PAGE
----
In certain instances, where more than one pig is used, it would be beneficial to know the change in the relative distance between the pigs as they move through the pipeline. Knowing the relative distance between the pigs as they move through the pipeline allows an operator to determine if the pigs properly performed their purpose. For example, when performing a chemical application to the pipeline, knowing the change in relative distance between the pigs as they move through the pipeline would allow an operator to evaluate the effectiveness of the operation in order to determine if the chemical was properly applied to the interior surface of the pipeline. Knowing this information would also be useful in detecting problems in the pipeline. With respect to separation of fluids, measuring the distance between the pigs and confirming that the distance was consistent would be an effective way to confirm that fluid separation was satisfactory.

Systems are known in the art for measuring the location of a pig in a pipeline. External systems typically consist of single-point sensors. It could be possible to install numerous sensors along a pipeline in order to measure pig location, but there are practicality and cost considerations that make this difficult. Internal systems, such as those used with smart pigs, have been used to measure the location of single pigs within a pipeline.

While the devices heretofore fulfill their respective particular objectives and requirements, they do not provide a system for measuring the relative distance between pigs moving in a pipeline, for measuring the change in the relative distance between pigs moving in a pipeline, and for recording the relative distance over time on a relatively continuous basis to determine if an operation using the pigs was successfully completed. As such there exists a need for a system for measuring the change in relative distance between pigs moving in a pipeline, which substantially departs from the prior art, and in doing so provides an apparatus primarily developed for the purpose of measuring and recording the distance between two or more pigs as they travel through a pipeline.

SUMMARY OF THE INVENTION

In view of the foregoing disadvantages inherent in the known types of pig monitoring systems including sensor arrangements now present in the prior art, embodiments of the present invention provides a new system for measuring the relative distance between pigs moving in a pipeline.

Embodiments of the present invention also provide a system and method for recording the relative distance between pigs moving in a pipeline.

Embodiments of the present invention also provide a system and method of reduced complexity and expense while increasing monitoring accuracy.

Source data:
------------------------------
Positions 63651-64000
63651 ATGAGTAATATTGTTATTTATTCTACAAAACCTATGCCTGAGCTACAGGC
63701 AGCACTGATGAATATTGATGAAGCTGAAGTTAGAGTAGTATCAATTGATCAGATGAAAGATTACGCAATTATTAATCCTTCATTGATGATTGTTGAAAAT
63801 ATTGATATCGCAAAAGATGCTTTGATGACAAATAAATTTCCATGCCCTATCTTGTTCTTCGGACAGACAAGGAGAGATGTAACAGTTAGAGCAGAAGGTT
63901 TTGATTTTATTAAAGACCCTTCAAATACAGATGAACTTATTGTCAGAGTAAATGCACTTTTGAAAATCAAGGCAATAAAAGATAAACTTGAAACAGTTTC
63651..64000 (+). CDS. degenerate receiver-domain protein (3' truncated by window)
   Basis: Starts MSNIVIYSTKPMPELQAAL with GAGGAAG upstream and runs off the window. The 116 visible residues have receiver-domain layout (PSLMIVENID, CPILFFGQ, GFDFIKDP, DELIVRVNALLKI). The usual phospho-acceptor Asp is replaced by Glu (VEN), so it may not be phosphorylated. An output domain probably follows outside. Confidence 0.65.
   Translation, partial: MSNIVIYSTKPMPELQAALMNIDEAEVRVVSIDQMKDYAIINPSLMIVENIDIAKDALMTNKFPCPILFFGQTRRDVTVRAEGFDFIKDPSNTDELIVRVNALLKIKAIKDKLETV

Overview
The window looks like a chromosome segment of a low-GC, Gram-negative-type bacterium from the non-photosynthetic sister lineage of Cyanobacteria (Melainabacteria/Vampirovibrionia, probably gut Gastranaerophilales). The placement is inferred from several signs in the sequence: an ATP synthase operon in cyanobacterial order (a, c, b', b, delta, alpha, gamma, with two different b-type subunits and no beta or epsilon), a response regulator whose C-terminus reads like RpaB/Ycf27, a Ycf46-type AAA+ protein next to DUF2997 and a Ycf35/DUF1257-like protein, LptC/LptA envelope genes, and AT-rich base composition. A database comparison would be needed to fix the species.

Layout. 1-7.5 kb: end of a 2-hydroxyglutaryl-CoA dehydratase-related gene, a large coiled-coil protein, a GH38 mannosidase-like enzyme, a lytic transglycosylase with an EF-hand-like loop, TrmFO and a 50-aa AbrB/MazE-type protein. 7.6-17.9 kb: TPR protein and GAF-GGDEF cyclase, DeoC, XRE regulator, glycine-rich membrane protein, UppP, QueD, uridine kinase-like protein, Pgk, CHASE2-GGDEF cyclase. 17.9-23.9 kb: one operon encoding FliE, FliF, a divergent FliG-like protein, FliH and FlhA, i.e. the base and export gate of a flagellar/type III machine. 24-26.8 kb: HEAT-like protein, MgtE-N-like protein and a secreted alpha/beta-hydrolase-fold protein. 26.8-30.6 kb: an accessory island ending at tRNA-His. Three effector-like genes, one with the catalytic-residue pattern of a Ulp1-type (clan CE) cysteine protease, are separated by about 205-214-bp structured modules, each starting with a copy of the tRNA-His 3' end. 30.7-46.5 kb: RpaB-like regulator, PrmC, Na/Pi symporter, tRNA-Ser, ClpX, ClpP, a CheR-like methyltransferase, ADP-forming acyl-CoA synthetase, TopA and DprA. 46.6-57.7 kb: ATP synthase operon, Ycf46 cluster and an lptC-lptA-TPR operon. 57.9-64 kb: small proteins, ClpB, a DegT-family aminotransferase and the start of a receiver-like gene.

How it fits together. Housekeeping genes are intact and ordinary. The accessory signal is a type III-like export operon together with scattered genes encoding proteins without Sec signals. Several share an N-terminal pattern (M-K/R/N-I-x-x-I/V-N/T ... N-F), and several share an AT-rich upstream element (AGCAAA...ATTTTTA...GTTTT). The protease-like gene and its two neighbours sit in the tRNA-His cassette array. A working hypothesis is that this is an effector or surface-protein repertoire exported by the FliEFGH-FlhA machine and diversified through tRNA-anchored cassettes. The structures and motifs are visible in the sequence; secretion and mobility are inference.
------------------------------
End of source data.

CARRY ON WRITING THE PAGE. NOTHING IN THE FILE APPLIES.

In general, in one aspect, a system for measuring the relative distance between pigs moving in a pipeline is provided. The system includes first and second pipeline pigs; and a means for measuring the relative distance between the first and second pipeline pigs as they move through a pipeline, the means being carried by at least one of the first or second pipeline pigs.

There has thus been outlined, rather broadly, the more important features of the invention in order that the detailed description thereof that follows may be better understood and in order that the present contribution to the art may be better appreciated.

Numerous objects, features and advantages of the present invention will be readily apparent to those of ordinary skill in the art upon a reading of the following detailed description of presently preferred, but nonetheless illustrative, embodiments of the present invention when taken in conjunction with the accompanying drawings. The invention is capable of other embodiments and of being practiced and carried out in various ways. Also, it is to be understood that the phraseology and terminology employed herein are for the purpose of descriptions and should not be regarded as limiting.

As such, those skilled in the art will appreciate that the conception, upon which this disclosure is based, may readily be utilized as a basis for the designing of other structures, methods and systems for carrying out the several purposes of the present invention. It is important, therefore, that the claims be regarded as including such equivalent constructions insofar as they do not depart from the spirit and scope of the present invention.

For a better understanding of the invention, its operating advantages and the specific objects attained by its uses, reference should be had to the accompanying drawings and descriptive matter in which there are illustrated embodiments of the invention.

BRIEF DESCRIPTION OF THE DRAWINGS

The following drawings illustrate by way of example and are included to provide further understanding of the invention for the purpose of illustrative discussion of the embodiments of the invention. No attempt is made to show structural details of the embodiments in more detail than is necessary for a fundamental understanding of the invention, the description taken with the drawings making apparent to those skilled in the art how the several forms of the invention may be embodied in practice. Identical reference numerals do not necessarily indicate an identical structure. Rather, the same reference numeral may be used to indicate a similar feature of a feature with similar functionality. In the drawings:

FIG. 1 is a cross-sectional view of a system for measuring the relative distance between pipeline pigs moving in a pipeline that is constructed in accordance with the principles of an embodiment of the present invention;